initgol = [0, 0b100, 0b100, 0b110, 0, 0b01110011, 0b00010101, 0b110]

def buf2mat(buffer):
    matrix = [[0 for i in range(8)] for j in range(len(buffer))]
    for col in range(len(buffer)): 
        for row in range(8):
            matrix[col][row] = buffer[col] & pow(2, row) # bitwise eval
    return matrix

def mat2buf(matrix):
    buffer = [0 for i in range(len(matrix))] 
    for col in range(len(matrix)):
        for row in range(len(matrix[col])):
            buffer[col] = buffer[col] | (pow(2, row) * matrix[col][row])
    return buffer

def countneighbors(matrix, wrap):
    neighbors = [[0 for i in range(len(matrix[0]))] for j in range(len(matrix))]
    for col in range(len(matrix)):
    for row in range(len(matrix[col])):
        for c, r in [[-1, -1], [0, -1], [1, -1], [-1, 0], [1, 0], [-1, 1], [0, 1], [1, 1]]:
            if wrap:
                neighbors[col][row] += matrix[(col + c) % len(matrix)][(row + r) % len(matrix[col])]
            if not wrap:
                if not ( (col + c) < 0 or (row + r) < 0 or (col + c) >= len(matrix) or (row + r) >= len(matrix[col]) ):
                neighbors[col][row] += matrix[col + c][row + r]
    return neighbors

def randbit(probability):
    if randrange(100) < probability:
        return 1
    else:
        return 0

def randmatrix(probability, rows, cols):
    matrix = [[0 for i in range(rows)] for j in range(cols)]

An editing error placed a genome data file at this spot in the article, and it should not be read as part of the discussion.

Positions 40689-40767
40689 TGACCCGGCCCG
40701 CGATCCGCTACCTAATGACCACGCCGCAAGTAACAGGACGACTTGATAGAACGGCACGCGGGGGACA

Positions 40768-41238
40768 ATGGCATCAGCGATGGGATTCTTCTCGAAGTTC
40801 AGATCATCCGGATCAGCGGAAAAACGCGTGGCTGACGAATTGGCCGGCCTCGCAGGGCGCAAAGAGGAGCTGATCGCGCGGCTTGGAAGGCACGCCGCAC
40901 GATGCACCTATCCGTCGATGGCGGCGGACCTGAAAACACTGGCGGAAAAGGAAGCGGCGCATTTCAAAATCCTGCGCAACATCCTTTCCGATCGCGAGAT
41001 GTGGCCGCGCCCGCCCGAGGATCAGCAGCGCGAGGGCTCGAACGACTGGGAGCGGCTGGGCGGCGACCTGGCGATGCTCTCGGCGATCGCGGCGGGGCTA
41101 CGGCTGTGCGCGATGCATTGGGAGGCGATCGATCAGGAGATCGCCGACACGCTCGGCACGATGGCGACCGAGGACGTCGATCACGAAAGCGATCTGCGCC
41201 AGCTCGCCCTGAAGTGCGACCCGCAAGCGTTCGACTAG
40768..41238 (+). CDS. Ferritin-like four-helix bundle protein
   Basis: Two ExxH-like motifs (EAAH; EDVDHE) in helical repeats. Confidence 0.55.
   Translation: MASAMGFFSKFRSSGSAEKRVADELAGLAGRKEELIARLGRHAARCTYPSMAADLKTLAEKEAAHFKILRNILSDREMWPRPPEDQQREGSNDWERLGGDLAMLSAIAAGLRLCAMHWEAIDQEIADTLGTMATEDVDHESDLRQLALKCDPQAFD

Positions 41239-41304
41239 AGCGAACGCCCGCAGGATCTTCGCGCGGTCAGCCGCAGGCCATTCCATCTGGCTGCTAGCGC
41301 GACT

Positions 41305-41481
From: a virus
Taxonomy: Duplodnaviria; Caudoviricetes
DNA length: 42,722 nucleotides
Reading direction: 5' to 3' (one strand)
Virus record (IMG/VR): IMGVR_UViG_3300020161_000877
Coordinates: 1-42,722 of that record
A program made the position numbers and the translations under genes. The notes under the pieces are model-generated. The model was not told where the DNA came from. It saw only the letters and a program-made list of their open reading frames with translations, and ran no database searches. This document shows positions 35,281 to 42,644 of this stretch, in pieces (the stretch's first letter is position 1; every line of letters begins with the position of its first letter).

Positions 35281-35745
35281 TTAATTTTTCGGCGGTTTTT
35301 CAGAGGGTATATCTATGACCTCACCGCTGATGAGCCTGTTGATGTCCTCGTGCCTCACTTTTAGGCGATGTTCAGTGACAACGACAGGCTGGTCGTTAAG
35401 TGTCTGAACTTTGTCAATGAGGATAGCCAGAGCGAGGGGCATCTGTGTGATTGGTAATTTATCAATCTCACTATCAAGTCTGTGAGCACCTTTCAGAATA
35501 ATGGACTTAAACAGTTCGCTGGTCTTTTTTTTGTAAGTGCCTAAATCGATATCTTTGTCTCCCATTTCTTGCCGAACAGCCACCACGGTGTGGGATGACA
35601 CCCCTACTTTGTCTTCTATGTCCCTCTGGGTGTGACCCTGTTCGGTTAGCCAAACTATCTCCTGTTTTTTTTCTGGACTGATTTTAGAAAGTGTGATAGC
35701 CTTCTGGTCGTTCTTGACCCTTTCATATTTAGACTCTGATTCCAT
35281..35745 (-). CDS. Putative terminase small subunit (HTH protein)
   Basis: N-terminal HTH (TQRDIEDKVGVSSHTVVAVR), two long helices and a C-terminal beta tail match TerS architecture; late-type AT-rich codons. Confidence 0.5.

for col in range(cols):
        for row in range(rows):
            matrix[col][row] = randbit(probability)
    return matrix

def golrules(matrix):
    neighbors = countneighbors(matrix, 0)
    nextgen = [[0 for i in range(len(matrix[0]))] for j in range(len(matrix))]

    for col in range(len(matrix)):
        for row in range(len(matrix[0])):
            if matrix[col][row] == 0:
                if neighbors[col][row] == 3:
                    nextgen[col][row] = 1
                else:
                    nextgen[col][row] = 0
            elif matrix[col][row] == 1:
                                if neighbors[col][row] < 2:
                                        nextgen[col][row] = 0
                                elif neighbors[col][row] > 3:
                                        nextgen[col][row] = 0
                else:
                    nextgen[col][row] = 1
        return nextgen

def text2buf(text):
    buffer = []
    for i in range(len(text)):
        if text[i].upper() in font5x3:
            buffer = buffer + font5x3[text[i].upper()]
        buffer = buffer + [0]
    return buffer

def drawbuf(buf, up, left):
    buffer = [0,0,0,0,0,0,0,0]
    for i in range(8):
        buffer[i] = buf[(i + left) % len(buf)] >> abs(up)
    canvas.gfxbuf = buffer
    return buffer

led.init()
horz = 0
vert = 0
speed = 4
led.brightness(0)
i = 0

while True: 
    m = randmatrix(20, 8, 8)
    for cycle in range(15):
        drawbuf(mat2buf(m), 0, 0)
        canvas.render()